Skip to main content
2011-2012 Colloquium Series: Michael Palmer


Evolved Neurogenesis and Synaptogenesis for Robotic Control
11am Friday, January 13th, 2012

International Center (CIP-115)

We have developed a novel system to "grow" neural networks according to an inherited set of production rules (the genotype), inspired by indenmayer systems. In the first phase, the neurons proliferate in three-dimensional space by cell division, and differentiate in function, according to the production rules. In the second phase, axons emerge from the neurons and seek out connection targets. Part of each production rule is an arithmetic expression that is evaluated to facilitate decisions during both phases of growth. A feed-forward neural network is thus produced. We connect each network to a (fixed) robotic body with a set of input sensors and muscle actuators. The robot is placed in a physically simulated environment and controlled by its network for a certain time, receiving a fitness score according to its behavior (the phenotype). Mutations are introduced into offspring by making changes to their sets of production rules; this may produce new networks, with new (and sometimes adaptive) behaviors. Our first evolutionary experiments with the system have produced controllers for 18-degree-of-freedom robotic "spiders" with the ability to "gallop", and to follow a compass heading, according to their sensor inputs. (Videos ere: ) The long-term goal of this work is the understanding of "scalable" methods to evolve neural etworks for increasingly complex control tasks.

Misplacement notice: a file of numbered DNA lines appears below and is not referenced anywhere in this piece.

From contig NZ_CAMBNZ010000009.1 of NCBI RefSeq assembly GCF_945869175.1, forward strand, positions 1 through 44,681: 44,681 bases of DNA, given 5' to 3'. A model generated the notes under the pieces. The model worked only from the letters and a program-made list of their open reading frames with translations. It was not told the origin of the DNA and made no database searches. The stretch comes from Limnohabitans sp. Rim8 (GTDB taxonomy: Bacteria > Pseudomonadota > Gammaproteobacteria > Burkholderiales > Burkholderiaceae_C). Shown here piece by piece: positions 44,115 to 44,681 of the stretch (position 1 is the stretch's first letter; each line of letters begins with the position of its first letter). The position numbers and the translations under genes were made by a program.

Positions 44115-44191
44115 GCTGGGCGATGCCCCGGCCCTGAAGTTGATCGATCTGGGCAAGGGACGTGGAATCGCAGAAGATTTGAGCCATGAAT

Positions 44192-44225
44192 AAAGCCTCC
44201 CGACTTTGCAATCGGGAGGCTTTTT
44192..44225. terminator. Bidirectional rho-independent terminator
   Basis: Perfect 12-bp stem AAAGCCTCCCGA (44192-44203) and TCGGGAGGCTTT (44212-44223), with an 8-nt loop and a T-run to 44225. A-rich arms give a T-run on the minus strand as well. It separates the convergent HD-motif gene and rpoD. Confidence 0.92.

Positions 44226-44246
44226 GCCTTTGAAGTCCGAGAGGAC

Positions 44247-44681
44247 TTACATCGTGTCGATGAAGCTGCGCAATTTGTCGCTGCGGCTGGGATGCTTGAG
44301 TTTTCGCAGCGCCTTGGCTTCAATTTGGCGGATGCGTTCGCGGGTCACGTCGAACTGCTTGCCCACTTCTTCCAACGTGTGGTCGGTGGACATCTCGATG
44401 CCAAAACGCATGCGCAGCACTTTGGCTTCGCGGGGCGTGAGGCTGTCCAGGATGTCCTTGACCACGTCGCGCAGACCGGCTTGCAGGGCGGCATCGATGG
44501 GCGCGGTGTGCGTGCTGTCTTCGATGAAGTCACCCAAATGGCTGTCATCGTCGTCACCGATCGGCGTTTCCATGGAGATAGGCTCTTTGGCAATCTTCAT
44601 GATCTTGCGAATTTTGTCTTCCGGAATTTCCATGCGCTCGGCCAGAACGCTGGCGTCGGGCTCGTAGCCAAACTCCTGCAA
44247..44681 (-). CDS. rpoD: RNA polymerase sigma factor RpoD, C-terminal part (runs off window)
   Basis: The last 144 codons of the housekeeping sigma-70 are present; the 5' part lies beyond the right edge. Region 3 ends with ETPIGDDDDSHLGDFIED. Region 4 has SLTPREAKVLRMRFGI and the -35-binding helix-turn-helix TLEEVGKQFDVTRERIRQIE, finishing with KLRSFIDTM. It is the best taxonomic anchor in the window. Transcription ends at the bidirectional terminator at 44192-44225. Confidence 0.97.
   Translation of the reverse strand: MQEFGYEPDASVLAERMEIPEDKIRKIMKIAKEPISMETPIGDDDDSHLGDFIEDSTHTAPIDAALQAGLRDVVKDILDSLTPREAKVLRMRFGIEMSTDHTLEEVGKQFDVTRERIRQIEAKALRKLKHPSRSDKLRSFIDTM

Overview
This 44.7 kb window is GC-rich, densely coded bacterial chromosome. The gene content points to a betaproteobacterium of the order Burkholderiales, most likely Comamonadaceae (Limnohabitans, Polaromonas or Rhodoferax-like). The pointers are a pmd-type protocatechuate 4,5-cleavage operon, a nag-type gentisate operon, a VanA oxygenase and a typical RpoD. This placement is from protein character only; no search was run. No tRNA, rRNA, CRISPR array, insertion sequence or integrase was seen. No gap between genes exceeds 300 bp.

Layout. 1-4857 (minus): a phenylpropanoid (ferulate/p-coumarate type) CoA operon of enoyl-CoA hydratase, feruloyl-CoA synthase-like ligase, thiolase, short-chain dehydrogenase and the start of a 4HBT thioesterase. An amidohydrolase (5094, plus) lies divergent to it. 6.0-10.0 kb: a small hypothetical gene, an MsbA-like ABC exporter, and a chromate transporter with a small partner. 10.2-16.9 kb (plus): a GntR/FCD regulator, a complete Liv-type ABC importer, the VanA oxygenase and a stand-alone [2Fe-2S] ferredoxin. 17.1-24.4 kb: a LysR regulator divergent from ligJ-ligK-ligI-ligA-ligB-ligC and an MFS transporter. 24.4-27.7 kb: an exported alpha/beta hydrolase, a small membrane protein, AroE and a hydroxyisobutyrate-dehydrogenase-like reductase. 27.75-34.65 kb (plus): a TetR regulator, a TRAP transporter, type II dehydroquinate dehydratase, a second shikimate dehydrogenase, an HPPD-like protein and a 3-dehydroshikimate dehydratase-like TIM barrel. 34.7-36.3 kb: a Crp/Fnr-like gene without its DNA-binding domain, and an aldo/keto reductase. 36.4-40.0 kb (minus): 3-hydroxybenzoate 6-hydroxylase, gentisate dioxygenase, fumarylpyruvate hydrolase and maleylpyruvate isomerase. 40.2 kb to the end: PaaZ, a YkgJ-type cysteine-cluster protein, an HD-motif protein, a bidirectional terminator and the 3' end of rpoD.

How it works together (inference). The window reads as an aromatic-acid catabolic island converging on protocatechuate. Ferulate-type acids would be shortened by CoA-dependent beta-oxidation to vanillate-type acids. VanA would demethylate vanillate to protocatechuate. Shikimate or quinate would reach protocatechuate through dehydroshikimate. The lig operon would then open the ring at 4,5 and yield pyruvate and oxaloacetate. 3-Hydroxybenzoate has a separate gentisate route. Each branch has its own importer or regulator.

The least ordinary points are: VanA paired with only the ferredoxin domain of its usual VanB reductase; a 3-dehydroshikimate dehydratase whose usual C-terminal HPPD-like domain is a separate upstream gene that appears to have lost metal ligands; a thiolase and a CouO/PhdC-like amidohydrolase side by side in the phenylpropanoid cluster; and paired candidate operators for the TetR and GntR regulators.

Bio: Dr. Michael Palmer is a Research Associate in the laboratory of Marc Feldman in the Biology Department at Stanford University. He received his B.S. in Physics from Yale, and his Ph.D. in Computer Science from Caltech. In his research, he studies evolvability and macroevolution, using in silico models. One half of his work is theoretical, using biologically-inspired models like lattice proteins and gene networks, to ask how evolution accretes complexity over long time periods. The other half of his work is applied, asking what is required, in practice, to "scale up" the complexity of evolved robotic controllers.